Cookie

List of cookies attached to a request.

Fastly reads this header from requests. It is defined by an external standard.

Cookies are one of the most important mechanisms for authentication, personalization, and tracking on the web, but can also present challenges to efficient caching and security. Fastly parses the Cookie header in the same way as other HTTP headers and presents it in VCL as req.http.Cookie. Like all headers that are formatted as comma-delimited key-value pairs, individual fields within the Cookie header can be accessed using subfield syntax:

if (req.http.cookie:logged_in == "true") {
// ...
}

Limits

Cookie headers are subject to a maximum length of 32KB (including all cookie keys and values, as serialized), which is lower than other headers. If a request is received with a Cookie header longer than that, it will be stripped and Fastly-Cookie-Overflow will be set.

Best practices

Cookies can lead to undesirable outcomes. At worst, if a cookie header is forwarded to your backend server, the backend uses the cookie value to generate personalized content, and that content is then cached by Fastly, a user may end up receiving content intended for someone else. A theoretical solution to this, adding a Vary: Cookie header to the response, leads to another bad outcome: the response is most likely not cacheable at all, and Fastly will forward all requests to your backend.

Consider the following best practices to avoid these problems when working with cookies:

Parse cookies into custom headers

In VCL, parse and validate cookies, then move the resulting cleaned data to new custom headers. A simple approach would be to move individual cookies to custom headers without parsing the cookie values:

set req.http.Session = req.http.Cookie:session;
set req.http.Opt-In = req.http.Cookie:opt_in;

Even better, consider parsing individual cookie values and creating further separation between discrete data properties. For example, you could parse req.http.Cookie:session into req.http.User-Name and req.http.User-Role. This reduces the granularity of the data that is sent to the backend and allows for more effective use of Vary.

Learn more about parsing cookies with our example JSON Web Tokens tutorial.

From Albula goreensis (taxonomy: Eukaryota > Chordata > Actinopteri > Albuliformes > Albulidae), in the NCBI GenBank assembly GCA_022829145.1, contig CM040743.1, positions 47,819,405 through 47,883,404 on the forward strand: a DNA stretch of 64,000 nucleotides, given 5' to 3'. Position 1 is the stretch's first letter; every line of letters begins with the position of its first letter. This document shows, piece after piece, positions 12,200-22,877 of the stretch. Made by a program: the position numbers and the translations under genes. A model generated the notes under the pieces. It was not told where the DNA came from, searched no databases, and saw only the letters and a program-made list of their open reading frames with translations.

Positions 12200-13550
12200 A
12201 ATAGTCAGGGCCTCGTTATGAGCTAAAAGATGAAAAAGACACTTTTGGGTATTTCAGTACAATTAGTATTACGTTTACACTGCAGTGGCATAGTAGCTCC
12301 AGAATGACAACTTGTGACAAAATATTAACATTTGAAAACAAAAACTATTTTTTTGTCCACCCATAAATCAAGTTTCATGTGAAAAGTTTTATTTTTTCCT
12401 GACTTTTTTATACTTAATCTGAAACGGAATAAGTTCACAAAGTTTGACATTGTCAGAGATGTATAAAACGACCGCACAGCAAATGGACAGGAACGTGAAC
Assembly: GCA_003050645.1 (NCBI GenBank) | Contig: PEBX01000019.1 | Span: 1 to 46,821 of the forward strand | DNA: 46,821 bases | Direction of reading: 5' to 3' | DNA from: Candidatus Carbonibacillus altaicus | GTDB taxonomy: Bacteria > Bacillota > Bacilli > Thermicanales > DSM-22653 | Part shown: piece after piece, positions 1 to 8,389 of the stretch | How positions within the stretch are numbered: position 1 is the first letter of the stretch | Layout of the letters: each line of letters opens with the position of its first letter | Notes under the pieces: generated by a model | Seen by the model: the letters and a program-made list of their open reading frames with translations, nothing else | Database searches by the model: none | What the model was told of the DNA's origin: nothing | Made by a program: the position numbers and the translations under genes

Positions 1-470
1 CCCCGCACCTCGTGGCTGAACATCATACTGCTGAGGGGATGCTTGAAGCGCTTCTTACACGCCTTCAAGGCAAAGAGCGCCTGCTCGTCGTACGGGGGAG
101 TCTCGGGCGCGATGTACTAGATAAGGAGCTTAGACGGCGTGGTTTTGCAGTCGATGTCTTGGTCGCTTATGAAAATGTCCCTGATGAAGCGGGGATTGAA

One effective way to ensure that backend servers do not use a Cookie in an undesirable way is to remove the header entirely from the request before forwarding the request to the backend. Combined with extracting relevant data from cookies and creating custom headers, this is an excellent way to ensure separation of concerns.

unset req.http.Cookie;

Vary on custom headers

The Vary header can be used to tell Fastly to hold multiple variations of the same resource, based on different values of certain specified request headers. Therefore, while it can be tempting to use Vary: Cookie, this will likely be so specific as to make the response impossible to use again. Instead, if the response generated by the backend server is contingent on a value in a cookie, transfer that value to a custom header at the edge, and then Vary on that custom header in the response (e.g., Vary: User-Role).

Since custom headers are unknown downstream of Fastly, they should be removed from the Vary header in vcl_deliver and replaced with a private cache directive:

unset resp.http.Vary:User-Role;
set resp.http.Cache-Control:private = "";

The private directive still allows the response to be cached by the end-user's browser, but not by any other shared caches or CDNs that sit between the user and Fastly.

Set cookies at the edge or in dedicated requests

Responses from a backend server that include a Set-Cookie header are usually not cacheable. By default, Fastly disables caching of such responses and, for customers using custom VCL, we recommend this behavior as part of our standard VCL boilerplate.

As a result, allowing application servers to attach Set-Cookie headers to any response can result in lower cache performance and more complex behavior that can be harder to reason about at scale. Instead, consider setting cookies at the edge using VCL code in vcl_deliver, which runs after the resource has been read from cache, allowing cached content to be tweaked for the needs of individual users without affecting the cache.

Alternatively, establish a subset of URL paths that will set cookies on responses from the backend, and prevent caching of those responses entirely. This is a common pattern for login flows.

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